woman lying on grass, exhausted from runningWhen you are working out, do you ever think about how you want to feel during or afterward? I can’t recall where I heard this but — with Pilates, at least — the goal is to feel energized after your session, not exhausted. This contradicts many fitness enthusiasts’ idea of what a “good” workout is. Do you really  got a better workout if you can’t walk the next day? Does that make you feel like you accomplished more or got that much closer to your goal? The psychology behind this mode of thinking is interesting, to say the least, but it likely has to do with the “no pain, no gain” mentality that seems to be part of contemporary fitness culture. It’s as if being super-sore and barely able to function is a badge of honor or a sign that you are working really hard. However, there really is no scientific correlation between the two. Some of the best workouts that I have had, making me feel the most connected to my body, only left me with minimum-to-light soreness in the days following. In Pilates — being that it is low-impact resistance training — any muscle soreness you feel should be 24-48 hours AFTER your class or session. This is called delayed onset muscle soreness, or DOMS, which is the result of the micro-tearing of muscles and the subsequent repair that occurs when you do resistance training. There are three things to consider when it comes to the “no pain, no gain” myth:

  • There just isn’t enough evidence to show a correlation between soreness and the quality of workout.
  • Your genetic make-up has to do with how sore you feel, regardless of the level of intensity.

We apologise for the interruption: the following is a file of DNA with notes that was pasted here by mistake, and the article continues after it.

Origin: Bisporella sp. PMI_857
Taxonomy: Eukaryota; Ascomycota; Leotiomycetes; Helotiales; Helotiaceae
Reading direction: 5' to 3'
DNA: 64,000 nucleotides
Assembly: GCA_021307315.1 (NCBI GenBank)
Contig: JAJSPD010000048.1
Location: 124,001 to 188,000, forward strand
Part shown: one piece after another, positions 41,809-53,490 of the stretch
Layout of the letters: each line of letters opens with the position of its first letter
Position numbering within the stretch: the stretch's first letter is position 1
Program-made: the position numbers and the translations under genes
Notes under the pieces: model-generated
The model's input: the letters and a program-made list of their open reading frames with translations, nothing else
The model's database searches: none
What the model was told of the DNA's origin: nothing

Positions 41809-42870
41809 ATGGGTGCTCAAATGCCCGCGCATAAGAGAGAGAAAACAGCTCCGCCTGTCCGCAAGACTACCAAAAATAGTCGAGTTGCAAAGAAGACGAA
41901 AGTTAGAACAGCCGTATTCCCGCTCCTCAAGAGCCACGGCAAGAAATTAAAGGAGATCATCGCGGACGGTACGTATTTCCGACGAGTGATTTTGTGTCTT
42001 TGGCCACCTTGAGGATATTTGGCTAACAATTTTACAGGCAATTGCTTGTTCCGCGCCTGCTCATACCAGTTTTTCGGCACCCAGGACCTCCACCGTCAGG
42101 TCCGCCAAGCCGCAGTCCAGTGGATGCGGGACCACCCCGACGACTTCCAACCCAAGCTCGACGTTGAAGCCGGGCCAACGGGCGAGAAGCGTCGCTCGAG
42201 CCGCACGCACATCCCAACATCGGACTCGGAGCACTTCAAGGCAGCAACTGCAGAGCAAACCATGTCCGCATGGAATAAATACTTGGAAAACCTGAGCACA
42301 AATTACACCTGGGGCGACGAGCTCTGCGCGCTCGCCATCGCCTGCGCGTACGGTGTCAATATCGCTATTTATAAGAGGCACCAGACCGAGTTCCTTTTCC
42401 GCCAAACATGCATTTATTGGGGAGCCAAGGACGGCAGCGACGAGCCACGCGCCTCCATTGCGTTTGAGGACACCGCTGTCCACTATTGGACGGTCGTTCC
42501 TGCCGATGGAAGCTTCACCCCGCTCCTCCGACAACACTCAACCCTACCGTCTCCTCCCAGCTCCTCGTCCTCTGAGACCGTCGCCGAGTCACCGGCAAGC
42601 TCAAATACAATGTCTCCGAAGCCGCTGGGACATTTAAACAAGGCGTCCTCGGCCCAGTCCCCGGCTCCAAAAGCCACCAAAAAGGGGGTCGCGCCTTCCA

• If you feel soreness immediately after or during the workout, it can be a sign of overworking or injury. Not a good thing.

In the end, it’s all about what you are after. If you’re training for a marathon, that is something totally different than exercising for your health and well-being. The parameters are different. In my opinion, you should feel energized and ready to tackle the rest of your day, not like you want to crawl into an Epsom salt bath. Some soreness in that 24-48 hour window is good because you know that the muscle building is working, but feeling incapacitated is not. Now, I can’t lie, I’ve definitely had some workout sessions where the next day felt like a struggle to walk down the stairs. But it’s those times that tell me I need to take it down a notch — who wants to feel that way all the time? And it’s not exactly cool or graceful to walk down stairs sideways. This is why Pilates is such a great workout for those who want to build muscle with the added benefit of an energy boost. My studio has a lot of clients who come to us during lunch and go right back to work. You can’t exactly do that after a CrossFit class. You could say that Pilates is like natural caffeine for the mind, body and soul.

Jessica Kuiken is a Certified Pilates Instructor based in Los Angeles. You can follow her on Twitter.

Leave a reply

<a href="" title=""> <abbr title=""> <acronym title=""> <b> <blockquote cite=""> <cite> <code> <del datetime=""> <em> <i> <q cite=""> <s> <strike> <strong>